Yet, even with a Cy Young award and a lucrative contract under his belt, I can’t help but feel that Lee is underrated, even in this city. To help shake that feeling, let’s take a look at his brilliant time with the Phillies to put things in perspective.

Continue reading Lee Continues To Cement His Awesomeness


Harvey Dominates, Doc Sputters in 7-2 Phils Loss

Posted by Ian Riccaboni, Mon, April 08, 2013 10:04 PM Comments: 87

The wheels again fell off for Doc in his second start of the season. Photo: AP

The young Matt Harvey was impressive in seven innings, striking out nine while scattering five base runners, setting up a 7-2 Mets win. Harvey is the second Mets pitcher with consecutive starts of 7+ IP and 3 or fewer hits to start a season. The other was Nolan Ryan in 1970.

Halladay Hits the Wall

In his second start of the season, Halladay fell off track early again, allowing a three-run home run to John Buck in the third. Halladay threw 99 pitches, just 59 for strikes, allowing three walks, six hits, and seven runs, all earned. Hitters routinely took advantage of hitters’ counts and Halladay exited the game in the fifth with runners on first and third. Doc’s fastball sat around 89 for most of the night but left it over the plate too often.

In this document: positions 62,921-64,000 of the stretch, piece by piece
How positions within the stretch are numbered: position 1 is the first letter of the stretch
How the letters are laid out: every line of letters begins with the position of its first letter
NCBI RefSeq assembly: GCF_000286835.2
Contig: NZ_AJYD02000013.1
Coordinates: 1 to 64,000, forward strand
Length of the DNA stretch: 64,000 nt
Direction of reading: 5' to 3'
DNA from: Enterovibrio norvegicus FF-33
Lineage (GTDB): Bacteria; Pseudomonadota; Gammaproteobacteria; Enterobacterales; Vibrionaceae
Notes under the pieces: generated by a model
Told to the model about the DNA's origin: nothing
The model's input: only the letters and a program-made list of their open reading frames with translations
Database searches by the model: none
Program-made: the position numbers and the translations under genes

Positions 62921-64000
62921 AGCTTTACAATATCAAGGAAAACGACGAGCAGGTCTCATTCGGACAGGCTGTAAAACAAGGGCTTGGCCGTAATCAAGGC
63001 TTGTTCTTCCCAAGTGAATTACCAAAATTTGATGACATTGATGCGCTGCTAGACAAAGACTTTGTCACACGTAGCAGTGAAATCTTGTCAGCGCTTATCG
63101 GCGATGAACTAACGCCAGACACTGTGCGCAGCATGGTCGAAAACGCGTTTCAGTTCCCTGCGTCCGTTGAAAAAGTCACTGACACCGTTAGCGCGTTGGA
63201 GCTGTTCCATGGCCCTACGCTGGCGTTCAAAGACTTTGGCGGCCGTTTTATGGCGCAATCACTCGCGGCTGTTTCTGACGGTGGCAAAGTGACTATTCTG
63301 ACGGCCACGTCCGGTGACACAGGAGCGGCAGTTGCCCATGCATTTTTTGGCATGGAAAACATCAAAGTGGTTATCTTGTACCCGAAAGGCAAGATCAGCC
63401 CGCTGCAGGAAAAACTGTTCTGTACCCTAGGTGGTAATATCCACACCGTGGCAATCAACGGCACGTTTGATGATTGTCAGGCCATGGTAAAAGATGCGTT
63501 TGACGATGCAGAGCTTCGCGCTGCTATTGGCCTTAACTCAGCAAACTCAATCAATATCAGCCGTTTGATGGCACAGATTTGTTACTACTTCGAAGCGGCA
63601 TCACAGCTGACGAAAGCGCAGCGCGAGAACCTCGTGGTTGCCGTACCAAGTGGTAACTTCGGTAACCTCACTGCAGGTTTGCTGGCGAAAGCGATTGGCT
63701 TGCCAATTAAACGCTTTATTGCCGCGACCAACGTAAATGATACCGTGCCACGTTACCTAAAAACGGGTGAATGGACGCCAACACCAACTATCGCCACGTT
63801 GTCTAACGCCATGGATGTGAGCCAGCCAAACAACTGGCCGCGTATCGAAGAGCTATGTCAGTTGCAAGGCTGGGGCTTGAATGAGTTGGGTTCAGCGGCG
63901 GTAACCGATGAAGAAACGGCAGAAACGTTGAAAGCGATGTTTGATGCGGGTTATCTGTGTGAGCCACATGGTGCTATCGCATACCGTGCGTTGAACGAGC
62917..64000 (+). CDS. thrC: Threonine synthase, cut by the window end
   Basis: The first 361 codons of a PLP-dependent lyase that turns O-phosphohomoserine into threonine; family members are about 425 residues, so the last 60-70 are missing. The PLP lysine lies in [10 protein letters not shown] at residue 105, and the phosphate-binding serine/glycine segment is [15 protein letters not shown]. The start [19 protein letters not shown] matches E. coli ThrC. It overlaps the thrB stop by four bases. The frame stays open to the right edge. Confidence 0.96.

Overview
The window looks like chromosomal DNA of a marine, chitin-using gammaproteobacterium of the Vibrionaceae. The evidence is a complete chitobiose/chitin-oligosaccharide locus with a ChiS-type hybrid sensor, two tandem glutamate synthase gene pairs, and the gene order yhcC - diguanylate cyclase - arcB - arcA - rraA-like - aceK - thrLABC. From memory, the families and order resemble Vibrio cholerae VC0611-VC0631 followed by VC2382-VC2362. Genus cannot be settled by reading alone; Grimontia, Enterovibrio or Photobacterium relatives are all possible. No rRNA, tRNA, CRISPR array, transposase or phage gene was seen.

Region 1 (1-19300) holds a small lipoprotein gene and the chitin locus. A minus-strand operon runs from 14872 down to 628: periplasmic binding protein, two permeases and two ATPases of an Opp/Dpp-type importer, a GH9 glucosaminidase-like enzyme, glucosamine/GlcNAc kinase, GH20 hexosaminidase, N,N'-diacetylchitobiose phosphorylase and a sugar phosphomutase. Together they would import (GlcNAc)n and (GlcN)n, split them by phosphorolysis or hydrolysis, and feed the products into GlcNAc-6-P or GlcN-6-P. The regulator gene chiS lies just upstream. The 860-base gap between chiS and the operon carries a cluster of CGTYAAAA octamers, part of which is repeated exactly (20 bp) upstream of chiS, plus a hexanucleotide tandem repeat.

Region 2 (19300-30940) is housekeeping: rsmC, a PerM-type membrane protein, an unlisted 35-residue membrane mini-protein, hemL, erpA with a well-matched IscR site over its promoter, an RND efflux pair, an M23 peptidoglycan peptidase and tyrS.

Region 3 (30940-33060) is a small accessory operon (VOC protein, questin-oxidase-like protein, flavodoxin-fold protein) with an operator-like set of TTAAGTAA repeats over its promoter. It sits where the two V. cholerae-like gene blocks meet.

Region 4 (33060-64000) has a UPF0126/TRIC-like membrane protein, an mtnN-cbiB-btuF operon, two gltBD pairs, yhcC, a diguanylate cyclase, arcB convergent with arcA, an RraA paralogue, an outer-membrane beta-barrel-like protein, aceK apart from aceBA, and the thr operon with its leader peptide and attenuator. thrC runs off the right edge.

Durbin Was Durbin

Chad Durbin entered the game in a tough spot, with two runners on, but allowed both to score. My favorite fictitious baseball player ever is Wally Bunting, the Quad-A type player who Rick Moranis’s wife leaves him for in the 1990 film My Blue Heaven. In the movie, a radio announcer very calmly says “Fans, what are we going to do with Wally Bunting?” I’m starting to get this feeling regarding Durbin – you don’t want to penalize him for allowing the inherited runners to score in a tough spot but Durbin compounded his situation by walking Lucas Duda. Ruben Tejada sealed the deal by singling in a pair and closing the book on Doc.

What are we going to do with Chad Durbin?

Did Howard Leave His Bat in Clearwater?

Ryan Howard went 0-3 with 2 Ks, lowering his average to .154. The progress Howard made in Spring has seemingly been erased – Howard chased one up the ladder near the letters and down and out of the strike zone.

Were There Any Positives?

There were a few – Michael Young fielded his position about as well you could ask for and Jeremy Horst had two solid innings. Raul Valdes also threw two scoreless innings.

The Phils are in action again tomorrow against the Mets and have Cliff Lee taking the hill.


PN Scouting Report – Adam Morgan